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Thrilling holiday reads for children

- Wits University

A reading list for children, tweens and teens from a Wits academic, writer and founder of Jozi’s Books and Blogs Festival.

Dr Zaheera Jina AsvatThe December holidays present us with an opportunity to recoup, catch up on reading, and spend quality time with loved ones.

Wits Communications asked children's book author and mathematics lecturer at Wits, Dr Zaheera Jina Asvat, to suggest books for young readers to help unwind during the holidays and enrich reading shelves.

As an academic juggling responsibility with three young children aged 6, 9, and 13, reading is a significant aspect of her family life.

"I consistently seek books that provide meaningful content to read to my children, emphasising the importance of literature that goes beyond mere entertainment. I’ve discovered that books featuring beautiful illustrations and rhythmic prose are particularly well-suited for engaging young children," says Asvat.


Dr Asvat's Reading List

Early readers

How many ways can you say helloRefiloe Moahloli’s How many ways can you say hello? is a book that deserves a place on the bookshelves of every home.

The story follows Sara on her first day at school, where she discovers the diversity of greetings. The most significant surprise is realising that greetings can be expressed in various ways. During the holidays, Sara goes on a hot air balloon adventure across the country to learn different greetings in Tshivenda, Afrikaans, isiXhosa, siSwati, isiZulu, Xitsonga, isiNdebele, Setswana, Sepedi, and Sesotho. This enchanting narrative, conveyed through rhythmic verse and complemented by captivating illustrations, is highly recommended for young South African children.



For tweens

A cherished tradition in my household involves spending an entire hour getting into bed with my children and reading to them. This ritual, which has endured as my older son is now thirteen-years-old, has allowed us to share the joy of reading numerous books together.

Arabella - the Moon and the Mongongo NutWe particularly liked the Fudge series by Judy Blume. We experienced genuine laughter as we immersed ourselves in the delightful world of Judy Blume's five Fudge books. The irrepressible wit of Peter Hatcher, the mischievous antics of Fudge, and the unyielding confidence of the know-it-all Sheila Tubman contribute to the humour and charm of these beloved stories. These books are recommended for children between the ages of eight and twelve.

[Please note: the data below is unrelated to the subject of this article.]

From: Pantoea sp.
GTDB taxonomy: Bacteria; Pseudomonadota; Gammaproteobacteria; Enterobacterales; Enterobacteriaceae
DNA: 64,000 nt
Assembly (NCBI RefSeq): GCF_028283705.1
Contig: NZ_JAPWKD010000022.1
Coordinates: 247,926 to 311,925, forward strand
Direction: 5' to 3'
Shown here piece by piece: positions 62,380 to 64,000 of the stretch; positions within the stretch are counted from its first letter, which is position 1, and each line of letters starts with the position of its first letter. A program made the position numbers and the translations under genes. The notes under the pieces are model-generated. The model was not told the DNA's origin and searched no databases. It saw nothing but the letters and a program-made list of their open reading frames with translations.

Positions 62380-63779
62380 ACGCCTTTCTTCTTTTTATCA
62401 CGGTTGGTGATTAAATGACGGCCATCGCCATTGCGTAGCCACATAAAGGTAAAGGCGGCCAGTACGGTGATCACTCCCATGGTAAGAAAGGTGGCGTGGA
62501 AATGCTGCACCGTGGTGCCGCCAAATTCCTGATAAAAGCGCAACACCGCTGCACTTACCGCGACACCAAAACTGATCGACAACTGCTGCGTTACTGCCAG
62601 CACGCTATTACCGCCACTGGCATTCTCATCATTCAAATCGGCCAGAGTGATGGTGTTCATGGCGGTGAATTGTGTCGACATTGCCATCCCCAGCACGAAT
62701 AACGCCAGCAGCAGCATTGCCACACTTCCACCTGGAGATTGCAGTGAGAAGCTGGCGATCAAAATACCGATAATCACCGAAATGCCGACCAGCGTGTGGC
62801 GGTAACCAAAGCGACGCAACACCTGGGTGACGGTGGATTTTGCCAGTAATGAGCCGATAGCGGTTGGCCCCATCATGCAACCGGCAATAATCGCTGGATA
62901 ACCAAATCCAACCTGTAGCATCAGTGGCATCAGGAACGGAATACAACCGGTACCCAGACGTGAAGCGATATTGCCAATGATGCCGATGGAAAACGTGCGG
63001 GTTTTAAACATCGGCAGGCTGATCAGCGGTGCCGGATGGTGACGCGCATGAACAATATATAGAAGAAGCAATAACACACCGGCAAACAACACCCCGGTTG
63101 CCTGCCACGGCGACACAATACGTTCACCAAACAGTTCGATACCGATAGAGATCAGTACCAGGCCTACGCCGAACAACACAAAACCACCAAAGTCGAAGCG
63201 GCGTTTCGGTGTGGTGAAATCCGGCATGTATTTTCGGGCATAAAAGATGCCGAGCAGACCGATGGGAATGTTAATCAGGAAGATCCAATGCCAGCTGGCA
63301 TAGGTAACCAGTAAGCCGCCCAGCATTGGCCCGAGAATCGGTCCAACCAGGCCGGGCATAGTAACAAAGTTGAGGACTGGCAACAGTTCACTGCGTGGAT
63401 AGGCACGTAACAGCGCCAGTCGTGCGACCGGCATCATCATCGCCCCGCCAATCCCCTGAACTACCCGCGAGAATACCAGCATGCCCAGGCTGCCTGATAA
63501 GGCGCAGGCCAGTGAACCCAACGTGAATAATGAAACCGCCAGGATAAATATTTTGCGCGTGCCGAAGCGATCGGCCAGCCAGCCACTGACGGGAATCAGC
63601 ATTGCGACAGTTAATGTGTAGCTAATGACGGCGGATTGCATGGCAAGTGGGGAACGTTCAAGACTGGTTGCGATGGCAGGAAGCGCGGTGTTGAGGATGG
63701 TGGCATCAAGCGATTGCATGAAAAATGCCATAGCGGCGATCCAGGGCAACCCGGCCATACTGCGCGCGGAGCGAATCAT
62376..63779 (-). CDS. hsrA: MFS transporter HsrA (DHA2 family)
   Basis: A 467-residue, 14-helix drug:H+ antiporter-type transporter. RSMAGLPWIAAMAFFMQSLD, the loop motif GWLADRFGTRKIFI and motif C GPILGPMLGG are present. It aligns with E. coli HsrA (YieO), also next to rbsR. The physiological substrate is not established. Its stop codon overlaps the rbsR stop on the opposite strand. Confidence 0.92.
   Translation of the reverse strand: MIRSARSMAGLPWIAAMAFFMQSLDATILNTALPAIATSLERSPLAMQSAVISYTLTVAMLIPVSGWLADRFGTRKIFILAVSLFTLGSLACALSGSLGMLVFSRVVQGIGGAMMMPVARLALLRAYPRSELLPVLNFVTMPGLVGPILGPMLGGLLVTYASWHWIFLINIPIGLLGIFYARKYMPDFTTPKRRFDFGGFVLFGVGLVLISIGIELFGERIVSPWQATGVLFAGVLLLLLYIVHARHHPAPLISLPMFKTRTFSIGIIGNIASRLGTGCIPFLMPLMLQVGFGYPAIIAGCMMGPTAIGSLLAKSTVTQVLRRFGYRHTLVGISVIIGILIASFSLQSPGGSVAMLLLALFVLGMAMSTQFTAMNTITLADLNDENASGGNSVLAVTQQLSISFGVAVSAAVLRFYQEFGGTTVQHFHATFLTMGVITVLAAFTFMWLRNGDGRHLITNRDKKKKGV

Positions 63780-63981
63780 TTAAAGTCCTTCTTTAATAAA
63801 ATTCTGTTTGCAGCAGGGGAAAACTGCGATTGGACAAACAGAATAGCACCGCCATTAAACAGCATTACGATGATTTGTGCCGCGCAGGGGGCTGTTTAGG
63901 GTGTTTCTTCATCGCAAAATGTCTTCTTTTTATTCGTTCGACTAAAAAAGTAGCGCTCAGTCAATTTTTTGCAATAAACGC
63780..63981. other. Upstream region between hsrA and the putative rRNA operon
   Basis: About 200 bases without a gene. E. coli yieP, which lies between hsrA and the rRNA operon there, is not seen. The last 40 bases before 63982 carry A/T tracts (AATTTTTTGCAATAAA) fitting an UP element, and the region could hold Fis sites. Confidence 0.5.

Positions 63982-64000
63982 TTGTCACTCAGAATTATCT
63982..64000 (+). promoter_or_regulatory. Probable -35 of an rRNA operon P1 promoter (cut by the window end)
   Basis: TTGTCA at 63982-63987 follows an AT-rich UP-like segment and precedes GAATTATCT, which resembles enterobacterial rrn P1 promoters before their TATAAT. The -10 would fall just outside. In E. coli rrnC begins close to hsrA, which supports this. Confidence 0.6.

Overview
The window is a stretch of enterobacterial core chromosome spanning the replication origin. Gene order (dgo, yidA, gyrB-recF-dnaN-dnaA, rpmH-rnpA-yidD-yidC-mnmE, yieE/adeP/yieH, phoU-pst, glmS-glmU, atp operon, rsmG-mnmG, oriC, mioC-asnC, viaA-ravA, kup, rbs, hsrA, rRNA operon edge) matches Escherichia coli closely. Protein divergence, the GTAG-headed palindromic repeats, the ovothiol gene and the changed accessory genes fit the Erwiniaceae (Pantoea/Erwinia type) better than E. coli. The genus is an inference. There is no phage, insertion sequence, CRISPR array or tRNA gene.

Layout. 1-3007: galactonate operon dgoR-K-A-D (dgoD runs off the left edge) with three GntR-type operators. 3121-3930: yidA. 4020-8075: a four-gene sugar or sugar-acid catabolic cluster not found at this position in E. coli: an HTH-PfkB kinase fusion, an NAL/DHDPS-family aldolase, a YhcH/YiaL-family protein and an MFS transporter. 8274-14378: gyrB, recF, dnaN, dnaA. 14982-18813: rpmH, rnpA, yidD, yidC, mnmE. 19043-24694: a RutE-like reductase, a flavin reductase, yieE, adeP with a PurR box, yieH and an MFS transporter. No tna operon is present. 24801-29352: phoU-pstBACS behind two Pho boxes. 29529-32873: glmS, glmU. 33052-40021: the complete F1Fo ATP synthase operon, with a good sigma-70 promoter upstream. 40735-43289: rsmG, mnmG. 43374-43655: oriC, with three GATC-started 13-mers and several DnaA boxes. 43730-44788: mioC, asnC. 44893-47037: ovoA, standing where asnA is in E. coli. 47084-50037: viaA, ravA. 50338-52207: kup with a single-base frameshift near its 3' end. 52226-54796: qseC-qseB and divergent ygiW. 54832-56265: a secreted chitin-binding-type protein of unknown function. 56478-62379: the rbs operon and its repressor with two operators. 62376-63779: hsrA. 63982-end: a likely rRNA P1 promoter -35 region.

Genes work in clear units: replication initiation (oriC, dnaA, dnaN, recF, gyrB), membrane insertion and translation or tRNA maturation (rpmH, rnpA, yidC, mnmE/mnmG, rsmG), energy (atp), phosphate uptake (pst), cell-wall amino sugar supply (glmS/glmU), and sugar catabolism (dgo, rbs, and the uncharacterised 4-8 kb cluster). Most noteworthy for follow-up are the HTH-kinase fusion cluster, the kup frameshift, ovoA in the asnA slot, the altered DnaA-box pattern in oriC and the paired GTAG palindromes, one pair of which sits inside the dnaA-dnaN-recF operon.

We found delight in reading both the Arabella series by Hamilton Wende and the Nisa Qamar series by Shafinaaz Hassim. Set in Johannesburg, the Arabella series includes two books: Arabella, the Moon and the Magic Mongongo Nut as well as The Secret King & The Amulet From Timbuktu. Recommended for ages 11 to 13.

Arabella's life undergoes a profound change in her typical Johannesburg suburb following her father's death, leading to a profound sense of sadness. However, the discovery of a magical world concealed in her garden brings a transformative experience. Ukhozi the eagle delivers a special mongongo nut from the Kalahari, granting Arabella the ability to transform into a butterfly and explore the starlit skies.

Holiday reading suggestions for kids - Nisa Qamar and the Rainbow Healer's Society is a must have in your homeYet, challenges emerge as adversaries in the form of the hadedas, led by their king Ozymandias, aim to acquire the mongongo nut for malevolent purposes. Arabella takes on a leadership role, uniting the small creatures of the garden to thwart the hadedas and their sinister agenda.

From the Nisa Qamar series, the second book Nisa Qamar and the Rainbow Healers Society stands out as an excellent choice for tweens and teens, offering valuable lessons for them to embrace.

In this book, eleven-year-old Nisa experiences the significance of true friendship when she befriends Jihan, leading to an invitation to join the Rainbow Healers Society. Collaboratively, Nisa and Jihan strive to bring hope to the children of Jozi.




Two Tons of FunAs a mother to a teenager, I consider Two Tons of Fun by Fred Khumalo to be a significant read for young adults in present-day South Africa. Reading it aloud to my 13-year-old allowed me to navigate through parts which I considered inappropriate for him.

Set in Alexandra township, this coming-of-age novel follows Lerato Morolong, age fourteen, as she helps an injured truck driver involved in a collision. Lerato's life intertwines with the Ngobese family, revealing the dynamics of her quick-witted, beer-loving mother, June-Rose. The story explores family, revelations, and Lerato's journey toward understanding and self-discovery.



About Dr Zaheera Jina Asvat

Asvat teaches mathematics at the Wits School of Education. She is the editor of three books (Tween Tales, Saffron and Riding the Samoosa Express) and the author of Surprise! Tears of the Weaver is her debut collection of fiction short stories. She is the founder of Jozi’s Books and Blogs Festival (Jozisbbf), a non-profit organisation that aims to cultivate a culture of reading and writing in South Africa through various literary events. She lives in Johannesburg with her husband, three sons and many in-laws.